Dowson needed a frontman, Golding needed a money-man. Golding went to Belfast to raise some rabble during the 2012 Union Flag protests that Dowson was muscling in on. Britain First was born from that love-in. As a party, they’re a thoroughly logical stew of their ancestors, born of a dash of that proper old school hate-preaching, and advocates of the direct-drive, street level tactics of the EDL. They even have their own sexy uniform: a tweed flat-cap and green "volunteer jacket" combo that makes them look like an army of mosque-baiting Hugh Fearnley-Whittingstalls.
Dr Matthew Feldman is part of the far-right study group at Teesside University. He points out that every 25 years or so, the mould of the far-right gets broken. And Britain First have the winning model for our times – one that distinguishes between race and creed. They are the new captains of that "stand up to Muslim paedos" end of the dim right-wing, which is bang on trend for the new wave of far-rightism. The world has changed: even extremists now try to avoid being bracketed as racists, and Golding spends a lot of his time asserting that it is Islam he is "standing up against", not brown people generally. “Many Muslims are white,” he told Alex Miller, VICE UK Editor in Chief and presenter of London's Holy Turf War.
"The idea they would sell you is that there is presently a titanic clash between two civilisations, and that these two cannot co-exist long-term," Feldman suggests. Islamophobia is a push-button – you can point to actual things that are actually harmful: Sharia, 7/7, Rigby, Golding’s comedy nemesis Anjem Choudary. Hence why Britain First tried to get the words "Remember Lee Rigby" printed as their slogan on the ballot paper for the European elections – and nearly succeeded, until the Rigby family personally objected.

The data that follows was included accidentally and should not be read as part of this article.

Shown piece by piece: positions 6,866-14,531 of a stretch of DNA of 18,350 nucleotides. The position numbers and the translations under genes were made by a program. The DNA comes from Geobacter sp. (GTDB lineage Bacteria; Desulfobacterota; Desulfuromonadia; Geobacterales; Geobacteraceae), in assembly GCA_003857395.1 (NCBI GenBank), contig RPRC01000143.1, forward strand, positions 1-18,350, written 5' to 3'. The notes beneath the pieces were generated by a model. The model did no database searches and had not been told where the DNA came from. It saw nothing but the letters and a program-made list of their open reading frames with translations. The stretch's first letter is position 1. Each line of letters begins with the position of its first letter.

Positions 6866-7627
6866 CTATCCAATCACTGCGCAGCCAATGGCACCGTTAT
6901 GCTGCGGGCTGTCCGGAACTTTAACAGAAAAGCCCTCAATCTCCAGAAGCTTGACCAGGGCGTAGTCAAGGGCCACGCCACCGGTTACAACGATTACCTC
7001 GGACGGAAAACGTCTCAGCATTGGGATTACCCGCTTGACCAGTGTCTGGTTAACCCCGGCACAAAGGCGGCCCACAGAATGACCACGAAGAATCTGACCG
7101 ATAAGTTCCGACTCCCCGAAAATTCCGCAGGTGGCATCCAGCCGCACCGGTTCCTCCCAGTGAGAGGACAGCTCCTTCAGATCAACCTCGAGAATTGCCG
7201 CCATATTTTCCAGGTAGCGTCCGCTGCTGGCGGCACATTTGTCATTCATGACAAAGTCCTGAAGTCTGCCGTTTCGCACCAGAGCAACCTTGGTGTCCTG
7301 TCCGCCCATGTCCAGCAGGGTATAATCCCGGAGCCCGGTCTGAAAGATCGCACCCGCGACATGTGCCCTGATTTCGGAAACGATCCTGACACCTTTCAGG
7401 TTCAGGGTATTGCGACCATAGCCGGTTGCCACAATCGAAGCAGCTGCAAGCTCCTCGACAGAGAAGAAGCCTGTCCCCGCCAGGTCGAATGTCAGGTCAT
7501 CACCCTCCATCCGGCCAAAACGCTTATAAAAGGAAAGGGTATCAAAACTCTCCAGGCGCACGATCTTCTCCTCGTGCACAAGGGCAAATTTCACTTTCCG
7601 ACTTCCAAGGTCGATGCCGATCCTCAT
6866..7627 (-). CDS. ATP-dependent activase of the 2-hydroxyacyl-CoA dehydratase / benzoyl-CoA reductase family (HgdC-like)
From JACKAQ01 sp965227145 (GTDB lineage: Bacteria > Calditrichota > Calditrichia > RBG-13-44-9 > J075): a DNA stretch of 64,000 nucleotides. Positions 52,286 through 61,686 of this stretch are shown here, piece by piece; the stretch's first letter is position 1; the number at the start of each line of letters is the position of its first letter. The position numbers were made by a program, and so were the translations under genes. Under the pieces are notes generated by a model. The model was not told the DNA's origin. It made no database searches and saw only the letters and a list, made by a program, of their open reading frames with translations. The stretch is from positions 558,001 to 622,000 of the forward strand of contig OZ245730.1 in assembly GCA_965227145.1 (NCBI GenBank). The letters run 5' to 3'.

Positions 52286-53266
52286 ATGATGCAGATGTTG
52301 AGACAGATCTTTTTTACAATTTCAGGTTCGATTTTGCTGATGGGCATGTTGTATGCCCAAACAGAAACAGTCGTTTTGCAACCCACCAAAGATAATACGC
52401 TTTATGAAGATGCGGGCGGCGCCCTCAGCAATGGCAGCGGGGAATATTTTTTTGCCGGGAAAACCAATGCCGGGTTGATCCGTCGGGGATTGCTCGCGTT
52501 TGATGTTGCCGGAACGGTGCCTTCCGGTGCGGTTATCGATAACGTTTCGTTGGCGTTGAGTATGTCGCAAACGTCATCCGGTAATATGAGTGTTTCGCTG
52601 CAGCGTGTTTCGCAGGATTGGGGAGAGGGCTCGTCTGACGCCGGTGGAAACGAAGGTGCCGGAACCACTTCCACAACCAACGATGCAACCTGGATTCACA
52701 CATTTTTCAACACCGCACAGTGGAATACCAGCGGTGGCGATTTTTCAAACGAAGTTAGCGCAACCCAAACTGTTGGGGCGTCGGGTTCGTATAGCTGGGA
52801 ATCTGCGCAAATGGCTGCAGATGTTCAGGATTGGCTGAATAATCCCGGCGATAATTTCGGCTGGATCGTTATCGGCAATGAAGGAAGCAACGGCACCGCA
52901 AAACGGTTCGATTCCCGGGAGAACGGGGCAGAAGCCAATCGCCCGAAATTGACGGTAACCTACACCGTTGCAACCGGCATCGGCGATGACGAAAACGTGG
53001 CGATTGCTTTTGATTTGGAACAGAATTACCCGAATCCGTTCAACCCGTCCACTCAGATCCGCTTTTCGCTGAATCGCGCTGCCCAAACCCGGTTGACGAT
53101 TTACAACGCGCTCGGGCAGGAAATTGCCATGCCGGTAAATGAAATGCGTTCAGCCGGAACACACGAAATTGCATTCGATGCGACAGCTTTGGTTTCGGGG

It's also how they originally gained traction, with their Christian Patrols – a response to the "Muslim Patrols" that Choudary’s Islamists had set up in Tower Hamlets, harassing prostitutes and hounding gays in order to impose their personal vision of purity. The Christian Patrol's response involved Golding and co pouring beer onto the pavement outside mosques and handing out Muslim paedo-awareness leaflets to passing Muslims, before walking up Brick Lane to warn bemused tourists and unamused locals about the menace on their doorstep.
Pro-Sharia preacher and Golding's nemesis, Anjem Choudary
As the momentum of those original patrols dissipated, Golding and Dowson clearly realised they had to up the ante. In London, Britain First activists filmed themselves harrassing Choudary – him driving off as a bunch of skinheads slapped the sides of his moderately-priced family car. In Bradford, they set upon the Lord Mayor, Khadim Hussain. Ten men arrived at his family home one Saturday, knocked on the door and demanded he let them in to discuss the eternally relevant subject of Muslim paedo grooming gangs, before doing the same to a local councillor.
Soon after, Britain First troops walked fully-shoed into mosques in downtown Bradford and tried to hand leaflets and Bibles to the imams. The same thing happened in Glasgow. They also entered the Bolton mega-mosque, before Golding posted pictures that tagged it as "reclaimed for Christ".
On their Facebook page, Britain First chalked up their incursions beyond the capital as a victory: “This is the first of many such operations that are due to be launched across Yorkshire against Islam," read the post. "The Yorkshire brigade is finally here and has ‘blooded’ itself in the most heavily Muslim town in Yorkshire.”
A photo of a mosque in Bradford that Britain First posted to their Facebook page
In terms of the future of the far-right, Britain First are still minnows. At the European elections, they peeled-off just 20,272 votes – slightly less than the Animal Welfare Party. And while their online army may seem impressive, on the streets they are made up of small wheezing crews of the same old bovver boys. But with the BNP financially knobbled and the EDL effectively beheaded, the splits and soap operas that drive the dynamic of their market could easily push support their way.
However, unlike Griffin – who at least maintained a studied blankness on Question Time, facing down a roomful of haters – Golding’s meaty face gives far too much away. In May of this year, for instance, he found himself on The Daily Politics, being grilled by Andrew Neil. There, Neil wondered why Golding had been photographed at the Cenotaph on Remembrance Sunday, aged 16, with his National Front chums by his side and a pair of knickers on his head.
They flashed up a photo of Golding with a poppy on his chest and some pants covering his hair. His jaw fell. He looked agog. “Someone put them on my head for a joke,” he offered. “Then why are you walking down the street in them?” Neil replied. Another pause. “You’re not moving to take them off. You’re clearly walking there…”.
The conversation never quite recovered.